This is a fascinating article from the Economist, that saves it’s sucker punch for the last paragraph, but raises some interesting problems. And my initial reaction was to laugh (it still is to be honest), but on reflection one has to admit it does raise some serious questions about the assumptions in some branches of the scientific community. I say some, as my own schooling in medical anthropology has taught me, the first thing you have to question is every assumption, and reconstruct your understanding from the most basic level.
So the epistemological problem here is quite an intriguing one – can religious belief be analysed and deconstructed, and the basis for it be found in evolutionary biology? The first question I have to ask is, “why are you asking this question?” – is it a valid question to ask if an area of human behaviour and knowledge that deals in the metaphysical, the ritual and the moral/ethical dimensions can be analysed in terms of reductionist methodologies coming from a totally different epistemological starting point. Or to put it another way, can the questions asked by evolutionary biology answer the questions and the search for spiritual meaning and truth? There would seem to be an assumption by the evolutionary biologists that religion has an evolutionary purpose.
And it is a valid question to ask – after all some sociological and psychological studies have indicated that those with a religious belief, and especially those belonging to a religious community of some sort (from a church to a monastery, mosque, synagogue, temple, ashram, etc, etc.) seem to live longer, and have healthier lives, and often contribute more to society (although almost of all of these findings are open to question and interpretation). However, it begs the question – if religious belief has an evolutionary purpose, does non-belief serve a purpose? Is there an evolutionary purpose to scientific research, atheism, secularism, etc, etc? In other words, physician health thyself – it is the old error of earlier generations of anthropologists that their science was purely about the observation of the other rather than the observation of self – the researcher researches him or herself and questions the values, assumptions and mindsets that underpins his or her own field of study and activity. Medical Anthropology soon turned from studying only the patient to also studying the doctor and the nurse, and then to studying the researcher him or herself.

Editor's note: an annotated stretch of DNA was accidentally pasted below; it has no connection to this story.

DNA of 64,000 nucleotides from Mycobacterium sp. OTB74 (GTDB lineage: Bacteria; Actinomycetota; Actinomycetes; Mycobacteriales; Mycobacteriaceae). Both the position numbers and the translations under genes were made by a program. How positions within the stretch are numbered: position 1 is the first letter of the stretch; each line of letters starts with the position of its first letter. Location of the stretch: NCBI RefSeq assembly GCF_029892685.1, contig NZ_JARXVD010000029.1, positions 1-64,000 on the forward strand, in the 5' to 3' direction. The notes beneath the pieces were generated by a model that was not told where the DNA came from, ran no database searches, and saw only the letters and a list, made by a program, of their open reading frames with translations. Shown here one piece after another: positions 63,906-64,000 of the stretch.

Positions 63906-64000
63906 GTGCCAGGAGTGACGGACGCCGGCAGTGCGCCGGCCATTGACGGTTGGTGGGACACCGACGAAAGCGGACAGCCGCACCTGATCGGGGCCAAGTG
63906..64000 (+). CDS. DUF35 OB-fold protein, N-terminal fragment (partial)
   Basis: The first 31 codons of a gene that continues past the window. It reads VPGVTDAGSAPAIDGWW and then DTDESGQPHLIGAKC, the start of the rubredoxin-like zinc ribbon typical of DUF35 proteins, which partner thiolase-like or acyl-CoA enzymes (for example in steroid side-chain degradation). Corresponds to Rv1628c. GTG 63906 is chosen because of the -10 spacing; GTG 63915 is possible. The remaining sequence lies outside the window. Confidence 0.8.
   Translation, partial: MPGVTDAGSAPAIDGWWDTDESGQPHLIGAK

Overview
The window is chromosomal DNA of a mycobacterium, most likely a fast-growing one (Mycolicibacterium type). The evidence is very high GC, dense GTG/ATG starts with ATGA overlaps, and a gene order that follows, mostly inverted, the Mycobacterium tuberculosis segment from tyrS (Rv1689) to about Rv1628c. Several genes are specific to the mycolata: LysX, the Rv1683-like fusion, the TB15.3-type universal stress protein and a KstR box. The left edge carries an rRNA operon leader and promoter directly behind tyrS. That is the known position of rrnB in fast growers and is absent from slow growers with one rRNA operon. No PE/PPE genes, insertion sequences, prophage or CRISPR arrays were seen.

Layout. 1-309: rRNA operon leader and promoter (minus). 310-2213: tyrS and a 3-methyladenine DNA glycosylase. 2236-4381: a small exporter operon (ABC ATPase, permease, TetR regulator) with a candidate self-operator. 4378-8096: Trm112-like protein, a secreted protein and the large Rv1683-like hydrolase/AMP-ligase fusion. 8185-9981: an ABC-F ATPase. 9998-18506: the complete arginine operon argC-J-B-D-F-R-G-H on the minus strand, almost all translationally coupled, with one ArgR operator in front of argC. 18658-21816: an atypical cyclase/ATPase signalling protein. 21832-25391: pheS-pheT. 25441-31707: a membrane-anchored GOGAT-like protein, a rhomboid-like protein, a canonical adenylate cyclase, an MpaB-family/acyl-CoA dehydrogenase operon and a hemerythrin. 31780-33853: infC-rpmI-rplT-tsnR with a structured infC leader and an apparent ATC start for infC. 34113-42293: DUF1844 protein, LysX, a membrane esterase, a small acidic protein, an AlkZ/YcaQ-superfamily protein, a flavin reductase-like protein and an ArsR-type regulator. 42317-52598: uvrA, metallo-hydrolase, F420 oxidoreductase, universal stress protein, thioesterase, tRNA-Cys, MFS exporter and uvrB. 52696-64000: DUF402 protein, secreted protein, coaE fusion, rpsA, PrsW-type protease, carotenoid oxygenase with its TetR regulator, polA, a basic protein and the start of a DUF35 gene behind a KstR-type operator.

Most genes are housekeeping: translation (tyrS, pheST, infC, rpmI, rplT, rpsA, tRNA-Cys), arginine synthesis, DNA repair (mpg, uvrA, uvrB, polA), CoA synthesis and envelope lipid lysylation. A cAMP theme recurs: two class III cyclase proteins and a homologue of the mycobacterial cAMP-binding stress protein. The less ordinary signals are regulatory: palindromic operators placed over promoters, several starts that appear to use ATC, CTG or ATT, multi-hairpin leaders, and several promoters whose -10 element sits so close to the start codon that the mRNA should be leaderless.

Because the next problem then arises – if those undertaking this research come from an essentially secular and at least agnostic world view then is there not an anomalous problem that the world view they represent may in itself also be the result of an evolutionary process, or, worse still, an evolutionary dead end (after all, the secular, educated middle classes have far lower birth rates than their religious counterparts, so by Darwinian logic are slowly being bred out of existence). So it seems illogical to ask the one question without also asking the other.
The problem is one of blind spots in epistemology, and the ready assumptions that consequently arise. The early question used in the article, about how people may be programmed to see God observing their every move, misses an understanding of what it is that believers actually believe. It is based on the assumptions of what it is that we believe by those who do not necessarily share our beliefs (and of course, there are many scientists who do have a religious belief – the two domains are far from mutually exclusive).
So the whole enterprise of finding a scientific reason for belief ultimately flawed from several angles. However, that does not mean it will not throw up interesting results – but possibly the most interesting results will be what it tells us about the assumptions and beliefs of the scientists undertaking the research.